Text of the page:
Case Length Questions/Concerns


PDA






average_shooter
November 22, 2007, 12:13 AM
Ok, so I am just starting to get into reloading rifle. So far I've been reloading .45ACP and haven't worried about case length and haven't had a problem. But now with .223 Rem. I've been looking into case length issues. I'm using a Speer manual and have some questions regarding case length.

So for the bullet I'm using (.224 dia., 55gr. FMJBT with cannalure) Speer lists overall cartridge length as 2.215 inches. Max. case length is listed as 1.760 inches (IIRC). My understanding is that if I'm using a bullet with a cannalure I should seat the cannalure to the edge of the case mouth, not deeper.

The problem/concern; If I do that with a case length of 1.760" I'm over COL for the load. If I trim the case back to where I can seat the bullet where the cannalure is aligned with the case mouth and with a COL of 2.215, the case length ends up being 1.715" which looks to be way too short.

What say the experts? :confused:

If you enjoyed reading about "Case Length Questions/Concerns" here in TheHighRoad.org archive, you'll LOVE our community. Come join TheHighRoad.org today for the full version!
Jim Watson
November 22, 2007, 12:33 AM
I say the cannelure does not mean squat unless you are crimping bullets for use in a machine gun or tube magazine. Seat to book OAL, seat to just run through the magazine, or seat to a reasonable distance off the rifling.

esheato
November 22, 2007, 12:36 AM
Depending on the gun type you're using (bolt vs semi), the limfac is magazine length (semi) or chamber (bolt).

Ignore the cannelure unless you're loading for a semi-auto and you have concerns regarding bullet setback.

Ed

average_shooter
November 22, 2007, 12:40 AM
I should have mentioned, I am in fact loading for a semi-auto. Which is why I'm guessing I'll need to crimp on the cannalure.

steve4102
November 22, 2007, 01:02 AM
The overall length of a published load doesnt mean squat. They did not use "Your" rifle to develop their data.

Seat your bullets to the cannelure and crimp as long as they are not to long for "Your" chamber. Measure your chamber with your selected bullet. As long as you stay off the lands and your rounds fit into the mag you are good to go.. Just remember to start low and work up.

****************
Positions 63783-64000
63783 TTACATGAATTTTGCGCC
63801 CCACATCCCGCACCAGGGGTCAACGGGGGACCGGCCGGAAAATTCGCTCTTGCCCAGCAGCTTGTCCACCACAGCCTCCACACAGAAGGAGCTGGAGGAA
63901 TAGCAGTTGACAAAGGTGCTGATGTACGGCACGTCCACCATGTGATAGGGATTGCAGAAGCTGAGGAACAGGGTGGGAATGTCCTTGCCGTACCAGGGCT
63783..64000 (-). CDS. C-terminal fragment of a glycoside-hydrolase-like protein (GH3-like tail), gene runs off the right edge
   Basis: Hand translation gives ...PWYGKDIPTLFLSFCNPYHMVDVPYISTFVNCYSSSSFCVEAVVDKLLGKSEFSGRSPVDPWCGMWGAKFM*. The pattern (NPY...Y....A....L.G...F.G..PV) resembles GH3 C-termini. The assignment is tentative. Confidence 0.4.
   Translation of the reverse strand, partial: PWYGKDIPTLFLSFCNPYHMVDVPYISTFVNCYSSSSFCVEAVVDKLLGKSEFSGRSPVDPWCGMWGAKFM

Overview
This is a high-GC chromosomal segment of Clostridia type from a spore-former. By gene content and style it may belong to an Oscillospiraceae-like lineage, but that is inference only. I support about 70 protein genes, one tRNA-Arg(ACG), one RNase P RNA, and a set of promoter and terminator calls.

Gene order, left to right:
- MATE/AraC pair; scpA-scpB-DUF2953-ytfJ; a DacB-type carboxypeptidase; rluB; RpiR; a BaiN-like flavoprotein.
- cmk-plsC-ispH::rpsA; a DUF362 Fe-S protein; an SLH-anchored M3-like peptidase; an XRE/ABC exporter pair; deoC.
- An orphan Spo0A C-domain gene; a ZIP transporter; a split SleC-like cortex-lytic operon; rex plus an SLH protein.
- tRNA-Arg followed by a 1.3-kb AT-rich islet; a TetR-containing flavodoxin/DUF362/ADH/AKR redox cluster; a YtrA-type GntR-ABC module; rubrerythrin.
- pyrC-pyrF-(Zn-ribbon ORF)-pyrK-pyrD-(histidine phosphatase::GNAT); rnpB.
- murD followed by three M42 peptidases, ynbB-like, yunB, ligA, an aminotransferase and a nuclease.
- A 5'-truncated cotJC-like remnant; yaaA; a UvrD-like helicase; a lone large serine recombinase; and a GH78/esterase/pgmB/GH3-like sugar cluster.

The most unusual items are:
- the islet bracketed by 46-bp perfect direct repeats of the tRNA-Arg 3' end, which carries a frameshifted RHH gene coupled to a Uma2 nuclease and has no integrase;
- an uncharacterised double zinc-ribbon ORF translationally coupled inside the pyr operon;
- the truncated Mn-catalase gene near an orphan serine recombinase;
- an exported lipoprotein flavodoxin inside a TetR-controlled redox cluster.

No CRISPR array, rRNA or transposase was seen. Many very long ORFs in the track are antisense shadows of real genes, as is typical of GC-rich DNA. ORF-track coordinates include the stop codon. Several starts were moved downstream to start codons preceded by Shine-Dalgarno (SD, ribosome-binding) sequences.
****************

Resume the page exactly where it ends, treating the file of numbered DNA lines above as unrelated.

esheato
November 22, 2007, 06:21 AM
In fact, just because you have a semi-auto doesn't mean you require a crimp. If you have enough neck tension from sizing and the bullet doesn't set back upon recoil, then you have no worries.

Measure a cartridge. Put it at the bottom of a mag. Put 5-10 rounds on top of it. Fire all but the last one. Re-measure the cartridge. If there is significant setback, a crimp would most likely be in order. Of course there are other ways to increase the hold on the bullet also. If you're using a neck sizing die with a bushing, you can drop down a thousand or two to increase the tension.

Lastly, where are you measuring from? Ogive or bullet tip? You should be measuring from the ogive as bullet tips do not provide accurate measurements.

The tool used to measure OAL from the ogive are called comparators. (http://www.sinclairintl.com/cgi-bin/category.cgi?category=RESDTCO&type=store)

Ed

RecoilRob
November 22, 2007, 12:51 PM
2.215 is really short. Most likely, they published this as a minimum OAL to keep you safe..pressure wise..as long as you don't go below it.

If your cases are within the Min-Max trim length and you seat to the cannelure, you will likely be under the 2.260 Max OAL and the rounds will fit in the magazine...which is all that really matters. Never seen an autoloader that had such a short throat that any bullet that can be magazine fed got into problems.

rcmodel
November 22, 2007, 01:20 PM
and the bullet doesn't set back upon recoil,Bullets don't set back from recoil in a .223 semi-auto.

They set back from hitting the feed ramp on the way into the chamber.

As for the original question, you are thinking too much!
My Speer #13 manual has no mention of a OAL of 2.215" in .223 Remington.
They show 2.260" as max OAL with any bullet they make. That is so they will fit any & all standard magazines & actions the .223 is used in.

If you are reloading for an AR-15, Mini-14, etc.,there is no need to fiddle & diddle with measuring lands, ogives, etc.
If it was me, I would trim all the cases to the recommended 1.750" trim length.
Then seat the 55 grain bullets to the cannelure and crimp them lightly.

I think you will find that any .224 dia. bullet with a cannelure will seat to the proper length to work through standard semi-auto magazines.
The bullet manufacture put the cannelure on the bullet in the proper place, I betcha!

http://i81.photobucket.com/albums/j219/rcmodel/KTOG/1224.gif
rcmodel

Walkalong
November 22, 2007, 04:12 PM
If you are reloading for an AR-15, Mini-14, etc.,there is no need to fiddle & diddle with measuring lands, ogives, etc.
If it was me, I would trim all the cases to the recommended 1.750" trim length.
Then seat the 55 grain bullets to the cannelure and crimp them lightly.
Ditto. That is what I do for cheap blasting/plinking ammo.

If you use a Taper Crimp die such as the Redding (http://www.midwayusa.com/eproductpage.exe/showproduct?saleitemid=726501&t=11082005) for .223 your case length is not quite as critical either. I do it both ways. Roll and Taper. Can't really prove much difference either way with the cheap bulk 55 grainers.

If you enjoyed reading about "Case Length Questions/Concerns" here in TheHighRoad.org archive, you'll LOVE our community. Come join TheHighRoad.org today for the full version!